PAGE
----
Then comes the marching band. There are at least 12 drummers, whose beat leads the parade. The marching band has about 100 members, most of them teenagers. They are dressed in another costume that coordinates with the other members of the cofradia.

Following the band comes the throne containing a figure of Jesus, carried by about 180 men at very close quarters. The men step with every beat of the drums. Every 30 feet the director of the throne hit the bell with the hammer to signal the men to stop and put the throne down to rest. The processions go very slowly because of this. They take hours. Many of the men who carry the throne are blindfolded with black handkerchiefs. Apparently these men wear this because they made a special request to God (like to cure an ailing parent). Following the throne is a group of people, many also blindfolded, who also have special requests.

Then there are more penitents, several hundred. Then comes a second marching band, or orchestra. They accompany the throne of the Virgin Mary. The throne is carried by another 180 men. The audience claps their hands and shout “Viva” when the throne passes.  After the throne there are more penitents, who bring up the rear.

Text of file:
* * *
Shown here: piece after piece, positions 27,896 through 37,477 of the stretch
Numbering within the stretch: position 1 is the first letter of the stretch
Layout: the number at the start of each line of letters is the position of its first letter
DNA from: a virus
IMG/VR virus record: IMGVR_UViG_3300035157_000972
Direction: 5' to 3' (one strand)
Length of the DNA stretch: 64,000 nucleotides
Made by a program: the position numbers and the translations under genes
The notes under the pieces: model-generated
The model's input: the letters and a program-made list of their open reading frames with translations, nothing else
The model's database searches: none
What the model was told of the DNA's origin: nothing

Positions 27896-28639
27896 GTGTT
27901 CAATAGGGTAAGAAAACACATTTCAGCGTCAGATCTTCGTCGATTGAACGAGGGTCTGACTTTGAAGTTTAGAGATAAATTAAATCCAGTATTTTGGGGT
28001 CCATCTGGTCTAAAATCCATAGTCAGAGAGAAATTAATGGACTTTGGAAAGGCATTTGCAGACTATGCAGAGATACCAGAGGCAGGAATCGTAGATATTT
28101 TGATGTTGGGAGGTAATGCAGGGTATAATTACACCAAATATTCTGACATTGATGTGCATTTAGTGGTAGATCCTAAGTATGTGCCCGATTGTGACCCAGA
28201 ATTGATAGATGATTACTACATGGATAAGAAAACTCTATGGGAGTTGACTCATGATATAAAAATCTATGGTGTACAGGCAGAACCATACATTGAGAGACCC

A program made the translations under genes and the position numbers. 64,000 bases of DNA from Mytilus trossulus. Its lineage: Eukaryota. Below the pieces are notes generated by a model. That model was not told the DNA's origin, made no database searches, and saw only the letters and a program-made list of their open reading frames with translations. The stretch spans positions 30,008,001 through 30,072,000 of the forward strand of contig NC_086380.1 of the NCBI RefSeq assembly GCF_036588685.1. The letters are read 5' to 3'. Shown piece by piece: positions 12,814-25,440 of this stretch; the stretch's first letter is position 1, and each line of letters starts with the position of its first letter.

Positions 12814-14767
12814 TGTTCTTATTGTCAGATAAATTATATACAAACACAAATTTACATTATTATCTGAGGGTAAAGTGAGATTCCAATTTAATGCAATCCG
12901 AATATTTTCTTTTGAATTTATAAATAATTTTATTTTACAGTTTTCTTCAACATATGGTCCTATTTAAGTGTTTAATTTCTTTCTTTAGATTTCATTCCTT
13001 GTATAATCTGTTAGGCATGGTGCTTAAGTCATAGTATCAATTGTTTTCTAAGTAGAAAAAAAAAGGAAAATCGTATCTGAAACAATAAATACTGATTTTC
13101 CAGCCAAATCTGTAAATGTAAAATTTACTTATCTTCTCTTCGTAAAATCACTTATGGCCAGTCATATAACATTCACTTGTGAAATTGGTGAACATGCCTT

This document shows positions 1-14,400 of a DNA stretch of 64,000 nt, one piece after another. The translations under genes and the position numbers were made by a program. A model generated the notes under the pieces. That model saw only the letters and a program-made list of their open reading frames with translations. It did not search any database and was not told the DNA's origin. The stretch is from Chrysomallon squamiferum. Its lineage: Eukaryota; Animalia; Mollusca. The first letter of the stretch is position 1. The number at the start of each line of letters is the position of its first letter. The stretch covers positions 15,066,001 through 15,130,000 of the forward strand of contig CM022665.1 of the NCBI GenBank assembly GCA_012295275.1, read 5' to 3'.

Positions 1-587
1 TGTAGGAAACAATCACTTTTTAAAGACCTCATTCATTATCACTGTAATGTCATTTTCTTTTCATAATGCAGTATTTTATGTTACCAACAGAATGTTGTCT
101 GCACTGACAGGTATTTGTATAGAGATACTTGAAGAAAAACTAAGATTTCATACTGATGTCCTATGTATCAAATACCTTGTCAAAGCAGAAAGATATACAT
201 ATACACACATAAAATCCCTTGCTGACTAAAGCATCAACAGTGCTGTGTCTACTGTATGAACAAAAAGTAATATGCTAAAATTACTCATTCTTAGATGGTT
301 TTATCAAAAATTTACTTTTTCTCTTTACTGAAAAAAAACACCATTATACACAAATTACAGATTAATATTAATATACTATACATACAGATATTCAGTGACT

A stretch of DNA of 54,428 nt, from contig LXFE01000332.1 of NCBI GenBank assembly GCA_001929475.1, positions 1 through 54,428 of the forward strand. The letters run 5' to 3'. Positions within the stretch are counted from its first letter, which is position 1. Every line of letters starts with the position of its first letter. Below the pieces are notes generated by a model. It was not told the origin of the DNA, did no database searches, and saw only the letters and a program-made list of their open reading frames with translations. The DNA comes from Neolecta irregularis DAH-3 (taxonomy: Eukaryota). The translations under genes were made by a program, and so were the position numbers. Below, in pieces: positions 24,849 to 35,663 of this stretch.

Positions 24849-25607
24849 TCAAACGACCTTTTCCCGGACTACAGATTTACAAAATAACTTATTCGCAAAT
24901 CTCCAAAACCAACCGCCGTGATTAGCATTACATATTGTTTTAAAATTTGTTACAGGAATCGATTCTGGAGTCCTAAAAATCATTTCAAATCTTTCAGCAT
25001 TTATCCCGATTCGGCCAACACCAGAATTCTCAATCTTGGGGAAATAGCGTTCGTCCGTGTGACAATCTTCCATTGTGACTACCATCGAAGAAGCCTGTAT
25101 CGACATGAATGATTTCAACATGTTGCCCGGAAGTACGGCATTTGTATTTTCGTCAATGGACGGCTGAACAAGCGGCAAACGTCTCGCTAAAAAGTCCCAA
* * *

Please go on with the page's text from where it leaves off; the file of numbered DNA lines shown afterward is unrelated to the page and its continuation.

Then there is also a group of women elegantly dressed in black, wearing the peineta, or high comb, with a long black veil. The women wear transparent black gloves and , of course, black high heel shoes. These women are called the majas.

Each cofradia leaves from their base and starts wending itself towards downtown. At the principal avenue, called the Alameda, they join each other to form one long procession. Each cofradia has to have exact timing so that they reach the Alameda at the appointed time. The places and times each cofradia is supposed to reach is printed in the newspapers, so spectators can see them.